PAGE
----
cycling utah May 1999


Enjoy a safe Utah Bike Month and participate!

BY Rob MacLeod

May is a great bike month in Utah. It is not just that the weather finally settles down so that rides can be planned more than five minute ahead of time. Or that the snow melts enough to ride the high canyons without skiers filling the roads. Or that the governor signs a proclamation declaring May as the official "Bike Month" in Utah. May is a great month because of all the bicycle events happening in Utah. In fact, if you cannot find at least three good reasons to ride more in May, then you may be reading the wrong magazine!

The greatest collection of May bike events is probably the Cycle Salt Lake week, which runs for eight days, from May 14-22. From bike safety rodeos for the kids to the best criterium racing of the season to the largest organized ride in the state, Cycle Salt Lake has it all. The events calendar and the ads in this issue of Cycling Utah will provide all the details of the individual events, so mark your calendars and plan your fun now.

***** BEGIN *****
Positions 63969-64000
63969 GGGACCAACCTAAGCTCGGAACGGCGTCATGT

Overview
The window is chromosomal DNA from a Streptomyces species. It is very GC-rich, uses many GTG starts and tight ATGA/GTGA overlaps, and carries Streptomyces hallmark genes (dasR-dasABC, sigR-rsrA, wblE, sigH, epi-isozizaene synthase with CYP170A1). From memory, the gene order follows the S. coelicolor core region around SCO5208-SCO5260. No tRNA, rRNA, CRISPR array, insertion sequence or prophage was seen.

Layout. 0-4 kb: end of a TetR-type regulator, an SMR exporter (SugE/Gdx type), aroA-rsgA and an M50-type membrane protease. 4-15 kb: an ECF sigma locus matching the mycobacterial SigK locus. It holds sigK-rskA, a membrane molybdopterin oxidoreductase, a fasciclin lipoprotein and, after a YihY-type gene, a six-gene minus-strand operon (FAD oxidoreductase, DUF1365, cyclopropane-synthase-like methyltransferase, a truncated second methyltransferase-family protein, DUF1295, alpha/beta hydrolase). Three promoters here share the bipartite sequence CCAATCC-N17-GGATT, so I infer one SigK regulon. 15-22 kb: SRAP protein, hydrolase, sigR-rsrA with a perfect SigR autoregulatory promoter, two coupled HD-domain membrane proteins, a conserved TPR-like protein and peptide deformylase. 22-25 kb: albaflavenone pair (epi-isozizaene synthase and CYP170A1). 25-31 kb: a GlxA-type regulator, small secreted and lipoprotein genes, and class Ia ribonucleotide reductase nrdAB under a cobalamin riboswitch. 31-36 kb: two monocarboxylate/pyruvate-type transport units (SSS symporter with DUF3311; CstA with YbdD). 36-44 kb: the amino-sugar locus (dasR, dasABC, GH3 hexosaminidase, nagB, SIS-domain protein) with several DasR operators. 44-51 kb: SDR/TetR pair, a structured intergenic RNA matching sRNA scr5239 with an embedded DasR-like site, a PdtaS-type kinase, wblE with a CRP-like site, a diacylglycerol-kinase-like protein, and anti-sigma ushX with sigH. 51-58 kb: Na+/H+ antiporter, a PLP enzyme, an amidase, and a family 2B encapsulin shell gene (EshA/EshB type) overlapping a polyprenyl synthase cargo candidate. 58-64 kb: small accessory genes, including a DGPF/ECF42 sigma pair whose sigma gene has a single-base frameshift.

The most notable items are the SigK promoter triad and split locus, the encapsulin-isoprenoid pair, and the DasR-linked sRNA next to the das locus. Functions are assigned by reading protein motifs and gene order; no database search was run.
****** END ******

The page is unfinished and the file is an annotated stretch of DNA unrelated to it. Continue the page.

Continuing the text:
But what does a fun event like Cycle Salt Lake have to do with bike advocacy? Will a bike race help us get more bicycle racks installed in the city? Will riding to work with the mayor under police escort help us become safer cyclists?

The simple answer is "yes!"

First, let's look at a definition of advocacy. My Webster's says: "support for a cause or recommendation of a line of action." If the cause in bicycle advocacy is more widespread use of bikes, then any event that involves riding supports that cause. Joining the mayor and riding a bike to work sends the clear recommendation that bicycles are not (just) toys for adults who cannot grow up, but an efficient, healthy, and viable means of transportation.